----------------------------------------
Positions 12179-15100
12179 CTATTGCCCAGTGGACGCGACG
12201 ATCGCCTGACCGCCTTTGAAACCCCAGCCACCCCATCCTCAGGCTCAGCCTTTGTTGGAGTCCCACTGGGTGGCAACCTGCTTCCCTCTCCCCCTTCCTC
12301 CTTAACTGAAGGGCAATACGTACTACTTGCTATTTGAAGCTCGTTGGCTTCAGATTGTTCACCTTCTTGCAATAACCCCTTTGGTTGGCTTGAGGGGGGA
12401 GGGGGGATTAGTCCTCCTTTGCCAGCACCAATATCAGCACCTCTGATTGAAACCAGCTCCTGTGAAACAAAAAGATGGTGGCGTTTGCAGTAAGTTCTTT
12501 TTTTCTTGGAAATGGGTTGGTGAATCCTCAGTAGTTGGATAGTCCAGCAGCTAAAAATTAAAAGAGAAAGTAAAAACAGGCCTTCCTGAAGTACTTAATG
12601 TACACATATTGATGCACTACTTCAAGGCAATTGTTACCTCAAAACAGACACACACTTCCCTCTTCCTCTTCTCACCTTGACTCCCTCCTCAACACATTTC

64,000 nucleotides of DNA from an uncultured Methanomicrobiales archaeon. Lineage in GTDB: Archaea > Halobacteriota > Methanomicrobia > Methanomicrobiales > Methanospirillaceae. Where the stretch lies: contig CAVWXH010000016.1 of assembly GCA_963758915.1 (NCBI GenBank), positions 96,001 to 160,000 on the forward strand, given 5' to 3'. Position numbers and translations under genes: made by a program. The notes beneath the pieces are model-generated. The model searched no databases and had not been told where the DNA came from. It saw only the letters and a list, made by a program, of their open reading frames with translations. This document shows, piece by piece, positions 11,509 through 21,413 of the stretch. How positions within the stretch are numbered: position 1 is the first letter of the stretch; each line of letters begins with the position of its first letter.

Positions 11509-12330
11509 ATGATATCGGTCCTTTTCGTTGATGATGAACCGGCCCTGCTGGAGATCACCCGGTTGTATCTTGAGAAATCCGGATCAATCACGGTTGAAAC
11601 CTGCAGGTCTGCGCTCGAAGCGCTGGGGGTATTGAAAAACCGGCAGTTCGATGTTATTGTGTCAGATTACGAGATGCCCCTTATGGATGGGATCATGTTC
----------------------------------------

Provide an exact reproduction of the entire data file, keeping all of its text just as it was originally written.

Positions 12179-15100
12179 CTATTGCCCAGTGGACGCGACG
12201 ATCGCCTGACCGCCTTTGAAACCCCAGCCACCCCATCCTCAGGCTCAGCCTTTGTTGGAGTCCCACTGGGTGGCAACCTGCTTCCCTCTCCCCCTTCCTC
12301 CTTAACTGAAGGGCAATACGTACTACTTGCTATTTGAAGCTCGTTGGCTTCAGATTGTTCACCTTCTTGCAATAACCCCTTTGGTTGGCTTGAGGGGGGA
12401 GGGGGGATTAGTCCTCCTTTGCCAGCACCAATATCAGCACCTCTGATTGAAACCAGCTCCTGTGAAACAAAAAGATGGTGGCGTTTGCAGTAAGTTCTTT
12501 TTTTCTTGGAAATGGGTTGGTGAATCCTCAGTAGTTGGATAGTCCAGCAGCTAAAAATTAAAAGAGAAAGTAAAAACAGGCCTTCCTGAAGTACTTAATG
12601 TACACATATTGATGCACTACTTCAAGGCAATTGTTACCTCAAAACAGACACACACTTCCCTCTTCCTCTTCTCACCTTGACTCCCTCCTCAACACATTTC

64,000 nucleotides of DNA from an uncultured Methanomicrobiales archaeon. Lineage in GTDB: Archaea > Halobacteriota > Methanomicrobia > Methanomicrobiales > Methanospirillaceae. Where the stretch lies: contig CAVWXH010000016.1 of assembly GCA_963758915.1 (NCBI GenBank), positions 96,001 to 160,000 on the forward strand, given 5' to 3'. Position numbers and translations under genes: made by a program. The notes beneath the pieces are model-generated. The model searched no databases and had not been told where the DNA came from. It saw only the letters and a list, made by a program, of their open reading frames with translations. This document shows, piece by piece, positions 11,509 through 21,413 of the stretch. How positions within the stretch are numbered: position 1 is the first letter of the stretch; each line of letters begins with the position of its first letter.

Positions 11509-12330
11509 ATGATATCGGTCCTTTTCGTTGATGATGAACCGGCCCTGCTGGAGATCACCCGGTTGTATCTTGAGAAATCCGGATCAATCACGGTTGAAAC
11601 CTGCAGGTCTGCGCTCGAAGCGCTGGGGGTATTGAAAAACCGGCAGTTCGATGTTATTGTGTCAGATTACGAGATGCCCCTTATGGATGGGATCATGTTC